Home Page: Introduction to Cultural
Instructor: Raymond Hames
Contact Information & Office Hours:
Professor Raymond Hames
836 Oldfather Hall
Office Hours: M&F 8:00-9:15; T&R 3:30-4:00, or by appointment
Email: Raymond Hames
GTA Livia Arnold
822 Oldfather Hall
Office Hours: Tuesday and Thursday from 12:00 to 1:45, Friday from 11:00 to 12:30, or by appointment
Email: Livia Arnold
Below are some great "anthropological" films made in Hollywood and elsewhere.
At Play in the Fields of the Lord
John Lithgow, Tom Berrenger, Aidan Quinn, Kathy Bates, Darryl Hannah, and Tom Waits. The story of an Amazonian people making first contact with the outside world. My #1, but start early - it's 3 hours long.
Atanarjuat: The Fast Runner
A film by made by an Inuit (Eskimo) director, based on a old story, and acted by local Inuit.
Robert De Niro, Jeremy Irons, Liam Neeson. The tragedy of Guarani Indians in Paraguay as the Jesuits leave followed by the entrance of Spanish civil government controlled by slavers. One Academy Award and 6 nominations.
Jesuit missionary among the Algonquians and Hurons: conversion, war, and disease. Directed by Bruce Beresford who also directed Driving Miss Daisy, Tender Mercies, & Breaker Morant.
A the turn of the century woman ethnomusicologist discovers bluegrass music in Appalachia and its British roots. Fine musical performances by bluegrass pros. Story is a bit formulaic.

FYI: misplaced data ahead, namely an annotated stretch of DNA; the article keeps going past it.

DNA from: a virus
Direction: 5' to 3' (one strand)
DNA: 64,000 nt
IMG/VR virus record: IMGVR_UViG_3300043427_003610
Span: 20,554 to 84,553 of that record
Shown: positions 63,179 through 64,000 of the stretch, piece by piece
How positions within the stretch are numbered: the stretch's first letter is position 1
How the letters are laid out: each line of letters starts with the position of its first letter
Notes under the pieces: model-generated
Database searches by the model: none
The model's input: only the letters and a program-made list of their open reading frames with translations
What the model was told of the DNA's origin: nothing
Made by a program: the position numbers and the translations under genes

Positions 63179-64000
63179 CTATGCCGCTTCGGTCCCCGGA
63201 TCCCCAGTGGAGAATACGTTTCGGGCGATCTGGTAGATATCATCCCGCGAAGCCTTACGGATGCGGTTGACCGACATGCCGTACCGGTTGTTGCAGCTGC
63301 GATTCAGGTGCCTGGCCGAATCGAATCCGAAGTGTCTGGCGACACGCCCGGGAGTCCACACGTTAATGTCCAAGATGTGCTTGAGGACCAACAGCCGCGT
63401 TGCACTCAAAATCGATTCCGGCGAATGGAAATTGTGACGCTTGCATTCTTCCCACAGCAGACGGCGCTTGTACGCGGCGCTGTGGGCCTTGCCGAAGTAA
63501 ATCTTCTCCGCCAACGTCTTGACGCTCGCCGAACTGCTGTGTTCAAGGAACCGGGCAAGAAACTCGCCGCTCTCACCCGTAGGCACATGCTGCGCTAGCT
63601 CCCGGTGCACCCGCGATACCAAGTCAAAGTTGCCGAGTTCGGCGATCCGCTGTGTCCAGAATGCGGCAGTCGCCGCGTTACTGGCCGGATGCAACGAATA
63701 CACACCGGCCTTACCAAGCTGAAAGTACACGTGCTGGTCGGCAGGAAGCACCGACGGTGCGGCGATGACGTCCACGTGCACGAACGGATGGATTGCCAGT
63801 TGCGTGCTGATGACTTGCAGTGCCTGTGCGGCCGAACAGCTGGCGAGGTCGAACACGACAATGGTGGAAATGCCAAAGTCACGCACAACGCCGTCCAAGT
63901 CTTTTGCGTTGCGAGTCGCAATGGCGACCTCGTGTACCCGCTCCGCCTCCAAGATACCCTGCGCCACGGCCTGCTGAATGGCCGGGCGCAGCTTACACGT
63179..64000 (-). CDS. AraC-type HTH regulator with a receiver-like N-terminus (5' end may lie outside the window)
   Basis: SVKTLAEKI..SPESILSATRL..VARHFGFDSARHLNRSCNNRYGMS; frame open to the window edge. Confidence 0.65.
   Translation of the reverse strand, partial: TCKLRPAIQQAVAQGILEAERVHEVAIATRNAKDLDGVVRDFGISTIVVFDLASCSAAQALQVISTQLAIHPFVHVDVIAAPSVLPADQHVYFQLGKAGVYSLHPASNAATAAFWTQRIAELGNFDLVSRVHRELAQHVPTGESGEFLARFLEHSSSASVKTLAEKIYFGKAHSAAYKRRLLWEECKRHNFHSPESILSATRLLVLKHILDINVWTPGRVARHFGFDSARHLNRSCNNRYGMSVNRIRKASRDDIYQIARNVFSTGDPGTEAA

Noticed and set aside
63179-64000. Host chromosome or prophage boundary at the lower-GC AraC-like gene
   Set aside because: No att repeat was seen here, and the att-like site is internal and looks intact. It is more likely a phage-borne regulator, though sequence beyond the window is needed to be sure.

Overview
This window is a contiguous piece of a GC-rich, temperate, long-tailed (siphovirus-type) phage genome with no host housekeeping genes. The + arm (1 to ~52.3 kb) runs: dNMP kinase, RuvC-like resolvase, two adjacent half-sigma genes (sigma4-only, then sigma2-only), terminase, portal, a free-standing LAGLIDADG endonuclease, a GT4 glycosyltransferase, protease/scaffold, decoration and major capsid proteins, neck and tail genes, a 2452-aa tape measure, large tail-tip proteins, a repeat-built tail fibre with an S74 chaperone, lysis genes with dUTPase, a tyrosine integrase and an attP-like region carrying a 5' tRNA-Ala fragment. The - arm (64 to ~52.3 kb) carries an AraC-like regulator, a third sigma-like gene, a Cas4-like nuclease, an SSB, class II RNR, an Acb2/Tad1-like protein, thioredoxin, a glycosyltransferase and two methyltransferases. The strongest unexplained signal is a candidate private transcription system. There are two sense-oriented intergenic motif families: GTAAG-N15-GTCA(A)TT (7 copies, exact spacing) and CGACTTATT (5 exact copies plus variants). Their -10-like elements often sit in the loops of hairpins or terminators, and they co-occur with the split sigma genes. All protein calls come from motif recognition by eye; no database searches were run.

This course is basic introduction to the field of cultural anthropology. Instead of using a standard cultural anthropology text your texts will be three ethnographies (an ethnography is monograph that broadly describes a single culture) that span a wide range of human sociocultural variation. My lectures will cover standard text book topics such as marriage, family, kinship, economics, sex, environmental adaptation, religion, and the like with a focus on cultural diversity and relevant theory that attempts to account for cross-cultural variation in human behavior. Your ethnographies will provide concrete and integrated examples of the broad topics through an examination of specific culture. In addition, I will ask each of you to choose an ethnography and write a 7-9 page book report. In your report you will be expected to relate the findings in your ethnography to concepts highlighted in class and your readings.
This is an ACE certified course for SLO #6 which revolves around the "Use [of] knowledge, theories, methods, and historical perspectives appropriate to the social sciences to understand and evaluate human behavior." A critical means to evaluate this learning outcome will be determined in your book report in which you will demonstrate your understanding of cultural diversity in social life and some of the theories that help us understand this diversity.
There will be four exams worth 50 points each (for approximate dates, see course schedule). All exams will consist of 50 multiple choice machine-graded questions. In addition, you will be required to read an ethnography of your choice (after consulting with me) and write a book report on it. Reports should be typed or computer-printed with a 7-9 page length (double-spaced with one inch margins and 12 point characters). The book report is worth 50 points and is due on 26 April 2011. A complete draft may be turned in by 19 April for suggestions for revision and a preliminary grade. Click here for detailed information on the book report format. I must approve the book upon which your report is written.